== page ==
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Dell Technologies (US)

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Life has been challenging for Dell over the past decade. First it struggled against relentless competition from HP, which cost it a place as the world's #1 computer manufacturer during 2007. It then faced an equally daunting challenge from Lenovo, which managed to over-leap both Dell and HP by 2013. Most damaging of all was the dramatic slump in PC sales as a result of surging demand for tablets. Key to Dell's original success had been its decision to focus on a direct sales model, selling only via the internet, telephone and mail order in order to provide high quality technology at the lowest cost. Other companies attempted to emulate the formula, but for many years none was able to match Dell's efficiency or success. Eventually though Dell became distracted by other issues, including internal control problems and a lack of cohesion in its approach to market, and it struggled to keep abreast of the fast-changing market. To fix those problems without the glare of a public listing, founder Michael Dell launched a $25bn bid to take the business private again in 2013. Two years later, he unveiled an equally bold plan to acquire storage and services company EMC for around $63bn. That deal, the biggest to-date in the tech industry, created a new IT giant with combined sales almost $80bn. At the end of 2018, the group returned to the stock market with a complicated buyout of publicly quoted part-subsidiary VMware.


Who handles advertising? Click here for Agency Account Assignments for Dell from Adbrands. For the year ended Feb 2019, Dell declared advertising expenses of $1.14bn.


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Brand & Activities

Few users expect Dell to be on the cutting edge of new technology, but the brand had long been renowned for low cost efficiency. Its direct-to-customer approach also earned it a reputation for top-notch customer service and trusted support services. However a string of problems began to emerge between 2005 and 2009 which tarnished Dell's previously faultless reputation. Although these had been resolved by 2010, competitive challenges from other manufacturers lost Dell its lead in several markets and sales of computers by all manufacturers have come under intense pressure since 2011 as a result of the explosion in popularity of tablets, which have begun to cannibalise traditional PC sales, especially of notebooks.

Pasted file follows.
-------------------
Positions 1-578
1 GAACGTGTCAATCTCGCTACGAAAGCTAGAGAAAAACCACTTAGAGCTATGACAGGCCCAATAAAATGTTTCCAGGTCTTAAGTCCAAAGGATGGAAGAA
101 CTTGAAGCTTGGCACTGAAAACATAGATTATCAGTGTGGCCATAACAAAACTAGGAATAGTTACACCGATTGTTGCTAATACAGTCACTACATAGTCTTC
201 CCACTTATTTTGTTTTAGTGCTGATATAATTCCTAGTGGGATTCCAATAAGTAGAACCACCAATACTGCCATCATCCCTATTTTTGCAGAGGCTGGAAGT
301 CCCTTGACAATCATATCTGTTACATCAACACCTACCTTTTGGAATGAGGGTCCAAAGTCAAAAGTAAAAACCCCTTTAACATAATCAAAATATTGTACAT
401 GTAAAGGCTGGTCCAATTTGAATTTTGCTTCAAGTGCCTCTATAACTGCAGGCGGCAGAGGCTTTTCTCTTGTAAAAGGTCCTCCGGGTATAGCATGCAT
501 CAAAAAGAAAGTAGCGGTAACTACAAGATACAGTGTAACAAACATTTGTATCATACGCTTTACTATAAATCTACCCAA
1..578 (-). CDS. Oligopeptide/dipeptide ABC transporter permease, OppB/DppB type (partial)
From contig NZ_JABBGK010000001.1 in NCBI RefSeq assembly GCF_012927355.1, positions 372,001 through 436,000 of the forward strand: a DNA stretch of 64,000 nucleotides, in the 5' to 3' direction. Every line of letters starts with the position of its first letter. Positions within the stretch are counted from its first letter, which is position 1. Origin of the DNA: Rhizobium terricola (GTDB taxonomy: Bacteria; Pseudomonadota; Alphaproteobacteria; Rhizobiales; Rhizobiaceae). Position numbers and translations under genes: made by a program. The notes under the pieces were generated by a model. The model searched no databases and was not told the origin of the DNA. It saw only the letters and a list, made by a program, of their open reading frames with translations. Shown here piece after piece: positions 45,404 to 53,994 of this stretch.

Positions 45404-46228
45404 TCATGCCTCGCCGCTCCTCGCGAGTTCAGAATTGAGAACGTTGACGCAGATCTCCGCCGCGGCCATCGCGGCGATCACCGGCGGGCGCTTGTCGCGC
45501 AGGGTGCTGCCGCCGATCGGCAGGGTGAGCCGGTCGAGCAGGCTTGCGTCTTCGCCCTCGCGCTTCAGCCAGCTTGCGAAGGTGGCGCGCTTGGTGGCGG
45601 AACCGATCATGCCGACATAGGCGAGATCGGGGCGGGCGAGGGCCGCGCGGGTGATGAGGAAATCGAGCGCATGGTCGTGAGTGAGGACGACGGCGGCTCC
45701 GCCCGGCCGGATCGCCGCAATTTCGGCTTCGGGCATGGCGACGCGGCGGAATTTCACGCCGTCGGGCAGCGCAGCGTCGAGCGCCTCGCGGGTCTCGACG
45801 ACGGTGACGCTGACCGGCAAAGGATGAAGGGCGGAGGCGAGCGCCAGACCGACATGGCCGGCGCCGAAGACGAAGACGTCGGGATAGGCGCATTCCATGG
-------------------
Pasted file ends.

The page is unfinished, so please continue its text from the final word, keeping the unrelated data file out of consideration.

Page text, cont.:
Dell lost its lead in the global PC market to HP in 2007, a few years after the latter's acquisition of Compaq, itself the former global champion in the late 1990s which had itself been deposed by Dell. The market itself continued to grow, with global industry PC sales peaking in 2011 at almost 353m units. However Dell failed to keep pace with rivals. Its own shipments that year were almost 42.9m units, equivalent to 12.1% share, but it was pushed back into 3rd place by faster growing Lenovo. The PC market has remained turbulent ever since. For 2016, IDC estimated global shipments of 40.7m PCs, equivalent to 15.7% share. In the core US market it retained the #2 spot behind HP, and was #3 in the EMEA region.

Dell is based in Austin, Texas, and has several manufacturing plants worldwide: three in the US, as well as facilities in Brazil, Ireland, Malaysia, China and India. The group designs and build a broad selection of computer systems ranging from entry level to enterprise. In the commercial sector, the company markets Precision and Vostro desktops and notebooks, Optiplex desktops and Latitude notebooks. The consumer models are marketed under the Inspiron, XPS and Alienware brands. The latter brand, which denotes high-specification devices designed specifically for gaming, was acquired in 2006. Revenues for fiscal 2014 were not disclosed because of the company's private buyout. However combined sales from PCs in ye 2013 were $28.29bn. Notebooks contributed $15.3bn, down 20% on the year before, with desktops adding $13.0bn, down 8%.

For more than two decades, Dell built its business more or less exclusively through direct mail service, taking orders by mail, phone or internet. All Dell systems were built to order, eliminating the need for inefficient inventory stock. Although it began to test Dell Direct "stores" in the US and Japan in 2006, these were in fact simply mobile kiosks, where customers could test the company's equipment and place direct orders online. However the continuing erosion of its business by HP and other manufacturers, forced Dell to abandon this previously sacred strategy in 2007. From June that year, the company began selling two of its low-end Dimension models through around 3,000 Wal-Mart outlets in North America. Later it agreed a similar arrangement with Staples and Best Buy in the US, China's largest electronics retailer Gome, Tesco and Dixons Group in the UK, and Carrefour in France. By early 2009, the group was selling its products through as many as 24,000 outlets around the globe.

Servers are marketed under the PowerEdge banner, and storage systems as PowerVault and Equalogic. The latter was acquired in 2007 for $1.4bn. The group ranks #2 globally with around 18% share in 2017, behind HPE and its Chinese partner H3C, with almost 20%. In 2010, the group attempted to expand its data storage operations further through the acquisition of developer Ocarina Networks, followed by the announcement of an agreed deal to acquire 3Par. However Dell's offer was quickly trumped by arch-rival HP, prompting a brutal bidding war between the two companies. In a series of offers and counter-offers over the course of just a few days, HP pushed up the price from Dell's original $18 per share to $33 per share. Dell finally pulled out of the contest. It has continued to make other purchases including data storage company Compellant in 2010 and Force10 networks in 2011.